Ancient cultures, untamed wilderness, foreign dialects, exotic foods – there’s a lot about world travel that will pique your interest. But when it comes to living in an exotic locale – or anywhere beyond America’s borders – there are going to be some growing pains (or two years of growing pains, if you’re an LDS missionary). Whether you’re a potential missionary or just really love a missionary, you might be curious about what makes Americans the most homesick (ketchup, anyone?).
Ice cold… anything
Word to the wise, Europe-bound missionaries: be prepared to be offered some lukewarm (at best) beverages. If you’re headed across the pond, you can likely kiss those sweating Styrofoam cups goodbye. In Europe, you’ll be lucky to find even a couple cubes swimming in your room-temp root beer. Don’t be surprised, America has long been considered excessive in its use of ice – just check out Epicurious for a quick (and icy) history lesson.
Speaking of cold, if that’s how you like a room, well, forget it (unless you’re serving in Siberia during the winter). Believe it or not, that common appliance we Americans can’t live without is a, well, foreign concept for much of the world over. The United States has long been the world’s leader in air conditioning, according to The Washington Post. The rest of the world? Well, it’s just a little warmer.
The phone ring
You may not realize you’re in a foreign country until you pick up the phone to make a call. The ringing sound at the other end? It’s downright weird (really, just try it and see).
You have a curfew, you keep the Sabbath Day holy and you don’t have a lot of reason to spend too much time shopping or eating out. But when you need some milk or a bottle of aspirin, you’ll find out: business hours around the world are much, much different than in the United States. We Americans need everything right now, and that means we’ve got 24/7 everything – even drive-thrus. In many other parts of the world? Well, if you need a roll of toilet paper after 6 p.m., you’re out of luck.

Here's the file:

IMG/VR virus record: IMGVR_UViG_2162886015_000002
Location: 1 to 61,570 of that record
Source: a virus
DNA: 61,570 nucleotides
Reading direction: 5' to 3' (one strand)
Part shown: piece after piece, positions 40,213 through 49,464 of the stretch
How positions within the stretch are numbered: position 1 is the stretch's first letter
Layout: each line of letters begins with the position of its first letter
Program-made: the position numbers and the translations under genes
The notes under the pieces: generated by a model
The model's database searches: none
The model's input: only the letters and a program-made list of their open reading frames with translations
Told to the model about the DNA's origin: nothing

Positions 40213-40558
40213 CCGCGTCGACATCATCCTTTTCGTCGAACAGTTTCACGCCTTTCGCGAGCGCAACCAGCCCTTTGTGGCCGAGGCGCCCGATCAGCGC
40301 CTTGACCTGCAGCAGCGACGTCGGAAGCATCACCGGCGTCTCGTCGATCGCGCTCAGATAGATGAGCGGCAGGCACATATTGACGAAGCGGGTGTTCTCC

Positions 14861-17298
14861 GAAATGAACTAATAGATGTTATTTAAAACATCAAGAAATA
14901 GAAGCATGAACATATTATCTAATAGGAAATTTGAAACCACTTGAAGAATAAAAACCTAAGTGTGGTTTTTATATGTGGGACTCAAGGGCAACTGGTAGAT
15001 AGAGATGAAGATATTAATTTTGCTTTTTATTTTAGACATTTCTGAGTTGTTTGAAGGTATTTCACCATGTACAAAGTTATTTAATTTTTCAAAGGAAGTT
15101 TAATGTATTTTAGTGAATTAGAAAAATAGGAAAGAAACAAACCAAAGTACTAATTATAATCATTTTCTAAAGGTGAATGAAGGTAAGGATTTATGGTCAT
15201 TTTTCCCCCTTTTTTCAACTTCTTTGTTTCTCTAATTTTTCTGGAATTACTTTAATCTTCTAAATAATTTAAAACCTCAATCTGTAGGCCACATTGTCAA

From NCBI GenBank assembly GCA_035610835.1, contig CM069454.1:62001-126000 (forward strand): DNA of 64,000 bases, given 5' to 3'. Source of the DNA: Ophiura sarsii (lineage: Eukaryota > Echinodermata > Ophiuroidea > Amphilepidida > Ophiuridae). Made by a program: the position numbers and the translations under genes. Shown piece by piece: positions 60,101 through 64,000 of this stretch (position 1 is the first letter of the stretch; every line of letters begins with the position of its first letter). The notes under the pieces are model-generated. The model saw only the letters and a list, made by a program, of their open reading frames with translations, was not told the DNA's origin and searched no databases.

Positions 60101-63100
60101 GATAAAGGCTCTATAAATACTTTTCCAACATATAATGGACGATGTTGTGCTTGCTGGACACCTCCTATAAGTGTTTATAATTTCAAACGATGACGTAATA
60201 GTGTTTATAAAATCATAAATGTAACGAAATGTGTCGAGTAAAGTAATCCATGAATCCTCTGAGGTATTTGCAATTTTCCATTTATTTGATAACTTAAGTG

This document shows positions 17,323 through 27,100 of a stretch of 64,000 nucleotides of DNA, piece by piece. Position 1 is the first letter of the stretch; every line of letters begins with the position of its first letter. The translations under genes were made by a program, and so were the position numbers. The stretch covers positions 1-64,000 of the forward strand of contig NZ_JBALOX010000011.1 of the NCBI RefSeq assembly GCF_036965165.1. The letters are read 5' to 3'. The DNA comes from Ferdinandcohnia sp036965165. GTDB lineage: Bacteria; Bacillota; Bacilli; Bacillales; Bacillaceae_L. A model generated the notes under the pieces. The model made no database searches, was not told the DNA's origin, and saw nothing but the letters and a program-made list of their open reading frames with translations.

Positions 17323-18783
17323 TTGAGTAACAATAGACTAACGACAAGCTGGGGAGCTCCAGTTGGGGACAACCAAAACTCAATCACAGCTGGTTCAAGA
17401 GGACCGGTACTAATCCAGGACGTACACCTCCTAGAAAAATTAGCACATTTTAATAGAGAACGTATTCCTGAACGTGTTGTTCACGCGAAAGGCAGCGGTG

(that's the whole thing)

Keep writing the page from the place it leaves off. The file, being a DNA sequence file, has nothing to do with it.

Tell your mom to keep the Skippy coming. Outside the United States, you’ll be hard-pressed to find a PJ&J – let alone a Reese’s Peanut Butter Cup. Even if you do happen upon a jar of roasted goodness, you’ll quickly find it’s not quite the Jif you remember from home. What makes PB so American? According to Slate, World War II gets the credit; peanut butter became an American staple when meat was short during the war.
If you’ve ever ducked into a public restaurant for a quick pit-stop (or sudden emergency), you were actually enjoying an American luxury. Missionaries who find themselves on the streets for long periods of time may want to carry some (or a lot of) loose change. Outside the United States, restrooms are a for-profit operation. So either pay up or hold it!
Got a missionary with a hankering for something exclusively American? Tell us about it!